When ne’er-do-wells steal password files, they don’t immediately get access to passwords. They need to perform cracking operations, working their way through common passwords (based on many large previous public thefts) and into common words and combinations. Crackers don’t go through every possible combination; they pick the most likely ones first. For instance, if asked to enter a word with mixed case, a number, and punctuation, people are more likely to enter Apple1! than ec7*JH43(k; crackers now follow these sorts of paths to harvest more results.
A well equipped desktop PC with a high-end graphics card (or several) can churn through billions of password tests per second—yes, per second. Companies like LastPass build in layers of protection to slow them down.
First, LastPass uses a “salt,” which is text that’s combined with a password so that when it’s hashed, all of the identical passwords for user accounts have different hashes. “aa” + “Apple1!” is very different when hashed than even “aA” + “Apple1!”.
Second, the company uses an algorithm that doesn’t just hash once, but many times. The default for LastPass on the client side—in a native or Web app—is 5,000 rounds.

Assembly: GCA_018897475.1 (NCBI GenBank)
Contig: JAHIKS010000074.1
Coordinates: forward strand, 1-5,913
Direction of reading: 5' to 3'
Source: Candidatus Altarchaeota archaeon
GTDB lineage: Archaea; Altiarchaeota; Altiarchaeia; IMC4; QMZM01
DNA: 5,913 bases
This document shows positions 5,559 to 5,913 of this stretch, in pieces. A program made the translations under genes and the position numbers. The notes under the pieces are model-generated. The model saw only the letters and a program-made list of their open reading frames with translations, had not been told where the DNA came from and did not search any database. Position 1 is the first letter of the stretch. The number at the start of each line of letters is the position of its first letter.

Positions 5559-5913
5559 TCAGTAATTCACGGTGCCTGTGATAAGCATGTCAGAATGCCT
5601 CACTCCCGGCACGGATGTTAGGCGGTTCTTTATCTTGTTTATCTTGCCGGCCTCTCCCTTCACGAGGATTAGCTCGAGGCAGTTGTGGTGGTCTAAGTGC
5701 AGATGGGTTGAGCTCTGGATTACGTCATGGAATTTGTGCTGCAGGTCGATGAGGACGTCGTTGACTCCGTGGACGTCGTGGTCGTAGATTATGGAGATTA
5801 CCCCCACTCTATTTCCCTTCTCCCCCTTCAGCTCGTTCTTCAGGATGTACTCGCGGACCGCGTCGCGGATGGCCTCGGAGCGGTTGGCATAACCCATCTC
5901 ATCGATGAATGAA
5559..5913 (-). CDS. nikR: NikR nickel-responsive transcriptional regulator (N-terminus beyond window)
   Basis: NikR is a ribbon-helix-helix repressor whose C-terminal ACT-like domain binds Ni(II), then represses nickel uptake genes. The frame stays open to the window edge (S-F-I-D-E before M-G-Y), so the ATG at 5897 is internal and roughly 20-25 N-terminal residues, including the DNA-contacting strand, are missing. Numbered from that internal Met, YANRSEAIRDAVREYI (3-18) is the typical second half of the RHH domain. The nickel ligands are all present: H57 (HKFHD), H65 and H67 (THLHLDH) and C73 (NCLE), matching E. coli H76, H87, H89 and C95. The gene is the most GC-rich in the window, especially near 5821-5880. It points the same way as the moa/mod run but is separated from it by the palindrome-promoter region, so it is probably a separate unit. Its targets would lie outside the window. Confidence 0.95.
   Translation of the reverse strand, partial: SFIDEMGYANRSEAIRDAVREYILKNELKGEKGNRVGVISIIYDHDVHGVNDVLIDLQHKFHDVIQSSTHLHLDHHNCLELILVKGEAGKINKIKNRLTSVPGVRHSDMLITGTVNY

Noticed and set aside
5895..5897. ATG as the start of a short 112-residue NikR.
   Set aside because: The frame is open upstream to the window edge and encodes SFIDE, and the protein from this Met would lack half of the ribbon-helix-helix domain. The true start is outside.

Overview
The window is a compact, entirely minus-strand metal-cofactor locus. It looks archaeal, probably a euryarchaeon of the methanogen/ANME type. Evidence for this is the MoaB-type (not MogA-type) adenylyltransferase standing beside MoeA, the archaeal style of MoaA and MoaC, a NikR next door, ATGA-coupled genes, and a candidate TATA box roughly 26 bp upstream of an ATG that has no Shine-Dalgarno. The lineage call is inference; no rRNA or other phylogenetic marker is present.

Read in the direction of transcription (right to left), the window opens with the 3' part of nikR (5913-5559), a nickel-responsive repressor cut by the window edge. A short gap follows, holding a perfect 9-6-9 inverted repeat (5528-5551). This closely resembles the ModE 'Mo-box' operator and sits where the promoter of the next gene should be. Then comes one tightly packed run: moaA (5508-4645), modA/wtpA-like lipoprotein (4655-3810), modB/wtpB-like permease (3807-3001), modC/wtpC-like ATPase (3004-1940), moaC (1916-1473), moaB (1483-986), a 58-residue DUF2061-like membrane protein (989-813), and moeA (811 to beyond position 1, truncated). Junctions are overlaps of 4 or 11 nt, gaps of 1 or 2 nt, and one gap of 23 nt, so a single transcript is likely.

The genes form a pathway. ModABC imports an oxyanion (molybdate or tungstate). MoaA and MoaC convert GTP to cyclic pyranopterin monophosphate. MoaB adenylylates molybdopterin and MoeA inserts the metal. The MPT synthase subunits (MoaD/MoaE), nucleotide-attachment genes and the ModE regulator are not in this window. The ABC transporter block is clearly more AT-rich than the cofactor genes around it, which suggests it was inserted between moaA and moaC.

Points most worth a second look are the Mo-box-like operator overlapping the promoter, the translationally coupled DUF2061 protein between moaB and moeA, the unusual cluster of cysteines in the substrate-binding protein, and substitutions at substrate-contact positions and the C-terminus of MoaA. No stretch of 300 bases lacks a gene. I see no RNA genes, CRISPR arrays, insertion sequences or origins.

Third, when you log into LastPass on the website or via a sync client, the password still isn’t sent. Instead, your locally hashed password is sent in that form to the server, where it’s run through another 100,000 rounds.
This isn’t just for show. The estimate I can come up with for all of that combined cracking with about $10,000 of graphical processor units (GPUs) about 30 passwords per second instead of billions. An Ars Technica expert thinks it’s even lower: about 10 passwords per second.
Now, we have to factor in the fact that some people’s password hints may allow specific accounts to be targeted (“my password is my first name plus a one”), and that determined crackers might gain access to or have bought (or stolen) 1,000 times the power of the rig I’m using for rough estimation.
But the odds of mass decryption are very low, and if you’re a LastPass user, you can make them even lower.
What you can do